Our Town is only 72 years old yet has progressed from farmland to a vibrant community that has shown significant jobs and population growth in that short time. The history of this evolution has begun to be documented. Author Stephen Creaney is publishing a book entitled “Newton Aycliffe – A Long History of a New Town” which is to be printed by Newton Press.

After two years of research, former resident Stephen Creaney, describes how the town was established from raw farmland, a Church was created in a farmhouse, and pubs and shops were gradually opened. He describes how certain local individuals inspired the community to build something from nothing, creating over 40 local clubs within 5 years, and how the decades that followed brought significant growth as well as challenges including anti-social behaviour, vandalism, industrial accidents, pollution and bad press.

The book attempts to describe the Great Aycliffe area from before the advent of the railways through the Second World War to the present-day. The early history of Newton Aycliffe itself is described on a year-by-year basis as the Town grew quickly and then decade-by-decade in the later years.

The book was an outgrowth of participation on the Photographic History of Newton Aycliffe Facebook Group where many former residents shared their memories and photographs of their ‘artifacts’.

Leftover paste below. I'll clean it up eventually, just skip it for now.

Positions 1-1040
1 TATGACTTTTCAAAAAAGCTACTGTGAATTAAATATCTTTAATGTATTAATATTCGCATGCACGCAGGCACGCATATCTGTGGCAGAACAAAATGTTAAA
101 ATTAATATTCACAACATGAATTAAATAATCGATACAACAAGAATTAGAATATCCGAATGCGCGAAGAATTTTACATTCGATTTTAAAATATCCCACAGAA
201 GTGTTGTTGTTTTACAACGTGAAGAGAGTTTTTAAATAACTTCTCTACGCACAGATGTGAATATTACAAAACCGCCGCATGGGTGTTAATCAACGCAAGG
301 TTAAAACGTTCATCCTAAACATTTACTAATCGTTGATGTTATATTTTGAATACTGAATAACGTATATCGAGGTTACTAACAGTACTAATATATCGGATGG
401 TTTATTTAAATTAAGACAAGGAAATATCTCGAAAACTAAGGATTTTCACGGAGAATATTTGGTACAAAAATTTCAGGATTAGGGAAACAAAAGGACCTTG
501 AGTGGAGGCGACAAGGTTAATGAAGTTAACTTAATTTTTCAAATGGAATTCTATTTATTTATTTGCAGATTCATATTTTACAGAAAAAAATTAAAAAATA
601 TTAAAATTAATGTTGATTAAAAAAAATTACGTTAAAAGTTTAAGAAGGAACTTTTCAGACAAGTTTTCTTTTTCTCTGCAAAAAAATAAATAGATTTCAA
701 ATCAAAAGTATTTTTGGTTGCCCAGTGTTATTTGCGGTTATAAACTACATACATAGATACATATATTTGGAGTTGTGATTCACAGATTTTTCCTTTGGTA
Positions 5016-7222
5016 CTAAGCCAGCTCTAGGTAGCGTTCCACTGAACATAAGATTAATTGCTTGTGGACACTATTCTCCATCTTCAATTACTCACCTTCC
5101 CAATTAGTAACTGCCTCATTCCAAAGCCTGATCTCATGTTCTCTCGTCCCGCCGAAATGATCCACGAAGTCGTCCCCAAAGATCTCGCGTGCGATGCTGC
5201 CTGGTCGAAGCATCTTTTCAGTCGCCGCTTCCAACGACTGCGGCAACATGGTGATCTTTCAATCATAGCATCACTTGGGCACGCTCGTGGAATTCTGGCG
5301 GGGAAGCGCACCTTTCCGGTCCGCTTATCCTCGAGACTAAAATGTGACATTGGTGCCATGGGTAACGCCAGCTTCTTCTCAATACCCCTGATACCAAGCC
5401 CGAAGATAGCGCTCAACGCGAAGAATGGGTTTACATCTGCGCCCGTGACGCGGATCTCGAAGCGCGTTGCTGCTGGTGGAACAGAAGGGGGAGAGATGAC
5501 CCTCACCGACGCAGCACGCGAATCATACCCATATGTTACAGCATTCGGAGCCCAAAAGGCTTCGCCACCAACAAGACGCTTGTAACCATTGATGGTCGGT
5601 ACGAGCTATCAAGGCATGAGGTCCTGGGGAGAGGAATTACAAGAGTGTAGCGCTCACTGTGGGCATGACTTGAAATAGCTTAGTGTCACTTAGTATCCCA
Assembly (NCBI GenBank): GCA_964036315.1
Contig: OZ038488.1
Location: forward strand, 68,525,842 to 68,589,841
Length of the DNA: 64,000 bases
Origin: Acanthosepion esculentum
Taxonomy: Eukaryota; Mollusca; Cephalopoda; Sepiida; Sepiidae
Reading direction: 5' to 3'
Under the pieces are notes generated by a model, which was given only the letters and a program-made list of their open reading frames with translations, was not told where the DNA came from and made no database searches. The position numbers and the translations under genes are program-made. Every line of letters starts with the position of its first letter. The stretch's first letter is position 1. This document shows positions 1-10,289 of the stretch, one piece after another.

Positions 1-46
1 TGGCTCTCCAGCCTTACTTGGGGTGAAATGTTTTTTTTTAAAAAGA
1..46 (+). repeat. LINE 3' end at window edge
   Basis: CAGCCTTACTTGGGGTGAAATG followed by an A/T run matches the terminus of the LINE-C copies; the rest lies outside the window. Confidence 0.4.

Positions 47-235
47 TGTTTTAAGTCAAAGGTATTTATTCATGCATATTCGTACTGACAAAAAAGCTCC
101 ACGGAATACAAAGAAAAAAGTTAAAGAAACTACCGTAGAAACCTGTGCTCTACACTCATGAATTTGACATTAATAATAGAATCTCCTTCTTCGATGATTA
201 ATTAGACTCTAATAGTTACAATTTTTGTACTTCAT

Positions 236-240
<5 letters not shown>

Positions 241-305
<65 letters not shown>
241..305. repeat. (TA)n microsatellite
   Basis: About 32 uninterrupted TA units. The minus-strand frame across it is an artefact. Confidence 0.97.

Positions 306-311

Research was helped by discussions with Vivien and David Ellis who have been collecting Great Aycliffe data for many years, Great Aycliffe Town Council, Durham County Council, English Heritage, the London School of Economics (the Beveridge Archive) and many others. The archive maintained by the Newton News is also an extremely valuable reference set. The book is available through a number of local retailers including Newton Press.

My parents, Jim and Eva Creaney, were pioneers on the New Town, moving into a prefabricated bungalow in late 1948. I owe my upbringing to them, as well as my early life in Newton Aycliffe and this book is a way of ‘giving something back’ to this great Town.

The book costs £12.99 with all proceeds going to a Newton Aycliffe charity.